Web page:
“The Routledge Companion to Nazi Germany,” written by Gonzaga University history Professor Emeritus Roderick Stackelberg, has been released by Routledge, the global publishing company. The text covers all major aspects of Nazi Germany.
Stackelberg’s guide, released in late 2007, combines a narrative overview with chronological, bibliographical and tabular information in a comprehensive discussion of Nazi Germany. The book examines such key topics as:
- The origins and consolidation of the Nazi regime and opposition to it;
- The Nazi dictatorship in action;
- Nazi ideology and foreign policy;
- World War II, the Holocaust and the legacy of Nazism.
Additionally, the text includes detailed chronologies, information on more than 60 major historians of Nazism, biographies of 150 leading figures of Nazi Germany, a glossary of terms, concepts and acronyms, maps and tables, and a concise thematic bibliography of works on the Third Reich.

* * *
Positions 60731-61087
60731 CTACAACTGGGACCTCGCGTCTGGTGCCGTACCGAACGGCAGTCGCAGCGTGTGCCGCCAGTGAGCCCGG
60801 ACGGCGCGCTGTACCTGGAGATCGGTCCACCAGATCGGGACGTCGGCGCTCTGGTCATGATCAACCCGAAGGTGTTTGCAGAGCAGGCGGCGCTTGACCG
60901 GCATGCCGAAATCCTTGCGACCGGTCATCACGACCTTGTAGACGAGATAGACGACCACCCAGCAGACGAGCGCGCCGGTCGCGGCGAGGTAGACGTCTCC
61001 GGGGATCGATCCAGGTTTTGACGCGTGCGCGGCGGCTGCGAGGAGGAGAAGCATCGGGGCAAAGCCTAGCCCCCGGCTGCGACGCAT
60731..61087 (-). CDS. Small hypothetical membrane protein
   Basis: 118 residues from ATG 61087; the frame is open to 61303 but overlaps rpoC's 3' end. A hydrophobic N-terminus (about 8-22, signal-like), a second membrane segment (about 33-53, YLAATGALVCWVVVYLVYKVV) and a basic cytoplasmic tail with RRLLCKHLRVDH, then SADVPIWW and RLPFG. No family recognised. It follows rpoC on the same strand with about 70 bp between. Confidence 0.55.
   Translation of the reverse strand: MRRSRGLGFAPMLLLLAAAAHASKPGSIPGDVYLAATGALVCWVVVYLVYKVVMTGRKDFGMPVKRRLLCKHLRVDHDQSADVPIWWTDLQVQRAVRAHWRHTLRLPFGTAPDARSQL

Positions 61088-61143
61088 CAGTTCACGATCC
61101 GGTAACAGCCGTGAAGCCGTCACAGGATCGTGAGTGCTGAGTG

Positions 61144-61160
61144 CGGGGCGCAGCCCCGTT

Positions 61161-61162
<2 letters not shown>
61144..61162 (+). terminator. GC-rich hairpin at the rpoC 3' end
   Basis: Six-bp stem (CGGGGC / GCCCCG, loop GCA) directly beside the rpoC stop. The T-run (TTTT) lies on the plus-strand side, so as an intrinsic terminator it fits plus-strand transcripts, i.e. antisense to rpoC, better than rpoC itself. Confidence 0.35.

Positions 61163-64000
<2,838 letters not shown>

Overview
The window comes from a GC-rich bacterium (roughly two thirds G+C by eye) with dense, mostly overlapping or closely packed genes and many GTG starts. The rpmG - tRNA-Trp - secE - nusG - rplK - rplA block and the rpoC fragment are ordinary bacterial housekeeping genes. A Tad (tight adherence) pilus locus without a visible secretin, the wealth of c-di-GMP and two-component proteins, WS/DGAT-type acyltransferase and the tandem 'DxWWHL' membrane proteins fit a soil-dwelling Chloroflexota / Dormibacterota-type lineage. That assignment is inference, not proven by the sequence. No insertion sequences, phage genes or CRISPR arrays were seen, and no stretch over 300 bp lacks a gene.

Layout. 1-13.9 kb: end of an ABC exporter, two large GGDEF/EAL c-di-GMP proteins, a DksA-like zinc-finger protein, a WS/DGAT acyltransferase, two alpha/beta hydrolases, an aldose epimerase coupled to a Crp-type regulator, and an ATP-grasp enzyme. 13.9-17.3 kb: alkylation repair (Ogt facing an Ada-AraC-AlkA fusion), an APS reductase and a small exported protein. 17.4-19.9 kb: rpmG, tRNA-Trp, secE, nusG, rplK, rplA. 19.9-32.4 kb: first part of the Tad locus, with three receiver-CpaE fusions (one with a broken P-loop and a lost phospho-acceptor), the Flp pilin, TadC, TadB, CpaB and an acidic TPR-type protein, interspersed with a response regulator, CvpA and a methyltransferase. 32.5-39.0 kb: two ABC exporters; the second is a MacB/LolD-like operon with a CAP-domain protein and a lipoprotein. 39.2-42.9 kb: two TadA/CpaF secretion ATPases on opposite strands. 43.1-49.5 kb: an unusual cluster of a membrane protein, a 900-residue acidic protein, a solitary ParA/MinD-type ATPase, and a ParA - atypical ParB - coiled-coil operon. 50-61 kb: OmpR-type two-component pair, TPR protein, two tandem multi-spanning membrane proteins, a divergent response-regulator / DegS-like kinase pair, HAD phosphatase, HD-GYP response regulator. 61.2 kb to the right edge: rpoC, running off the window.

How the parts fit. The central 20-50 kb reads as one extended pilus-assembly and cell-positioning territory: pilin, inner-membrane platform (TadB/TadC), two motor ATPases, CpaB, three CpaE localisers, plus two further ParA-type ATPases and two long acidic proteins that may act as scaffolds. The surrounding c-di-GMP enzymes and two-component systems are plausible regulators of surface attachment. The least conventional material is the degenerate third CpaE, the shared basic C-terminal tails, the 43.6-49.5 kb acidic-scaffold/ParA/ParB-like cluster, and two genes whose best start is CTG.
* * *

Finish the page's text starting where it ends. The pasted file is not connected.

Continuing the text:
Stackelberg, who earned his doctorate in history from the University of Massachusetts, Amherst, taught at Gonzaga from 1978 until he retired in 2004. He also served as the first director of Gonzaga’s international studies program from 1981 to 1985 and as the Robert K. and Ann J. Powers Professor of the Humanities from 1997 until his retirement.
Kirkus Reviews described another of Stackelberg’s books, “Hitler’s Germany: Origins, Interpretations, Legacies” (1998), as a “superb introduction for the general reader to the history of Nazi Germany.” Kirkus named that book “one of the best historical surveys on the subject to appear in many years.” Publishers Weekly agreed: “Stackelberg’s engrossing narrative history deserves a wide readership.”
In addition to “The Routledge Companion” and “Hitler’s Germany,” Stackelberg has written and edited other books and articles, including “Idealism Debased: From Völkisch Ideology to National Socialism” (1981) and “The Nazi Germany Sourcebook: An Anthology of Texts” (2002), which he co-edited with Sally Winkle, Ph.D., professor of German and director of women’s studies at Eastern Washington University.
For more information, contact Stackelberg at (509) 747-2077 or via e-mail.